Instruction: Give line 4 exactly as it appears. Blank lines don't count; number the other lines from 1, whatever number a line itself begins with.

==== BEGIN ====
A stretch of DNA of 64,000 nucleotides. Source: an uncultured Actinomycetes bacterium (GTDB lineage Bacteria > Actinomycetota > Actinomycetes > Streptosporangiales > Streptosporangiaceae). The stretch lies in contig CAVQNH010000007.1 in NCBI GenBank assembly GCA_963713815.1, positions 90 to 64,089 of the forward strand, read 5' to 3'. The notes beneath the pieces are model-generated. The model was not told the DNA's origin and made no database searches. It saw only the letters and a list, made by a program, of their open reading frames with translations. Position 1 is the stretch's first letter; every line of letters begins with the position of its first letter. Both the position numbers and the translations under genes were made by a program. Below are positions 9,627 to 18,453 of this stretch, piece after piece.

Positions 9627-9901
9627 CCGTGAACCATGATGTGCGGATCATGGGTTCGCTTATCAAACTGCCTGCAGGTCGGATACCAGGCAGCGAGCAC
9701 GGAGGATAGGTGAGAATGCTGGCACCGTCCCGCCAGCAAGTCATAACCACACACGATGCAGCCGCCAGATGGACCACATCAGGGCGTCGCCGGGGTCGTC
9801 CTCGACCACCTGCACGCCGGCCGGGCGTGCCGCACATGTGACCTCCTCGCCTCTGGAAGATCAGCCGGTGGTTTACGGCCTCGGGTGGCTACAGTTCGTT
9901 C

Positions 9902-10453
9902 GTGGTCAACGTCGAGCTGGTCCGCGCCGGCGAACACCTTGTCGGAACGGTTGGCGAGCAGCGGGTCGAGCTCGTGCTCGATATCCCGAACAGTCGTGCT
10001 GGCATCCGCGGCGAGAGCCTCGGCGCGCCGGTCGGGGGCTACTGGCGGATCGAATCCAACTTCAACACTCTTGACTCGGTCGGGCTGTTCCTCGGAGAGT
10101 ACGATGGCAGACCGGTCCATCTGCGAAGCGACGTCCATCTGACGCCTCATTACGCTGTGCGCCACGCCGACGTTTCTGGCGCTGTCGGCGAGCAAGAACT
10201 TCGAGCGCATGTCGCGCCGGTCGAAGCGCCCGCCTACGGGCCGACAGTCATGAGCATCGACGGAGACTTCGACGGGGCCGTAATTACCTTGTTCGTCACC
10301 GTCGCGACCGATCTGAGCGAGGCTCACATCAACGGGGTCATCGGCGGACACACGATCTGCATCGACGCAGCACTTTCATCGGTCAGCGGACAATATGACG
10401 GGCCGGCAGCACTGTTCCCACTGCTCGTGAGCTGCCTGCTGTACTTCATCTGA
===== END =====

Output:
9701 GGAGGATAGGTGAGAATGCTGGCACCGTCCCGCCAGCAAGTCATAACCACACACGATGCAGCCGCCAGATGGACCACATCAGGGCGTCGCCGGGGTCGTC